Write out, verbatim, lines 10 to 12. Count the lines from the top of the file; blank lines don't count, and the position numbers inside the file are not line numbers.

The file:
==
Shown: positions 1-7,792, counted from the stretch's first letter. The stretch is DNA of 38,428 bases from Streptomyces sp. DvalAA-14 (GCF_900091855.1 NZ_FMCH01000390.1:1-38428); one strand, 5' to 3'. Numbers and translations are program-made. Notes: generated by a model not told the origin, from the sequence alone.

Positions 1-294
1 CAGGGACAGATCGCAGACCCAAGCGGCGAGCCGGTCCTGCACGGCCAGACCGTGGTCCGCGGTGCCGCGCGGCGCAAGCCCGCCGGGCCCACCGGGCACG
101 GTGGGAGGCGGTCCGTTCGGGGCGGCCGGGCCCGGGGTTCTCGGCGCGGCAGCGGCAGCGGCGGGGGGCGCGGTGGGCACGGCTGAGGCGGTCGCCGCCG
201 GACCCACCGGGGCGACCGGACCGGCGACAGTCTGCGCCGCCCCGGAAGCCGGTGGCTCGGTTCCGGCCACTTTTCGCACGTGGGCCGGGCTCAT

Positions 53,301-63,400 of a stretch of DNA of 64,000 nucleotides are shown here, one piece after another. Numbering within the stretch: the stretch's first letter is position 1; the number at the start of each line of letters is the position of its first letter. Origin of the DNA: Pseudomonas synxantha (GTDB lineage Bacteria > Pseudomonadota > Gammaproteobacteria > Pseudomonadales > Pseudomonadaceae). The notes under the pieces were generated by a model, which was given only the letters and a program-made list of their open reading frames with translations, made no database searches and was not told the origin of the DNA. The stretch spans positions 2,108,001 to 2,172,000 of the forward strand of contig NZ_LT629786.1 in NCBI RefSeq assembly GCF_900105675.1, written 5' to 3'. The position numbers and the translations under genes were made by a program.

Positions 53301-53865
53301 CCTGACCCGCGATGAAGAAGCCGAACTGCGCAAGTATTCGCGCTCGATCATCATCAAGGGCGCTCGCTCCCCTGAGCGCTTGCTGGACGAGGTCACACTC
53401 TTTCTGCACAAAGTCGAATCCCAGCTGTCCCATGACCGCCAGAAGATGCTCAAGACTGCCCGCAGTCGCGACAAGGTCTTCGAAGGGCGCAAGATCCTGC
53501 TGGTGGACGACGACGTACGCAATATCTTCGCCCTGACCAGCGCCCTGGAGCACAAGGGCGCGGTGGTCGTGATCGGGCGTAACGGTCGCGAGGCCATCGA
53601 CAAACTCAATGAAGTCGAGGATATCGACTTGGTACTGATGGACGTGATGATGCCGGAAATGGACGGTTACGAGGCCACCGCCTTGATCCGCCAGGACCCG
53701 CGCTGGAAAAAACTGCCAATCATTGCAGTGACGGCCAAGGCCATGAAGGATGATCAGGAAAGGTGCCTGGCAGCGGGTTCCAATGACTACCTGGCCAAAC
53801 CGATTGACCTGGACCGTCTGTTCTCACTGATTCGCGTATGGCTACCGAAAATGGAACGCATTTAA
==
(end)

53501 TGGTGGACGACGACGTACGCAATATCTTCGCCCTGACCAGCGCCCTGGAGCACAAGGGCGCGGTGGTCGTGATCGGGCGTAACGGTCGCGAGGCCATCGA
53601 CAAACTCAATGAAGTCGAGGATATCGACTTGGTACTGATGGACGTGATGATGCCGGAAATGGACGGTTACGAGGCCACCGCCTTGATCCGCCAGGACCCG
53701 CGCTGGAAAAAACTGCCAATCATTGCAGTGACGGCCAAGGCCATGAAGGATGATCAGGAAAGGTGCCTGGCAGCGGGTTCCAATGACTACCTGGCCAAAC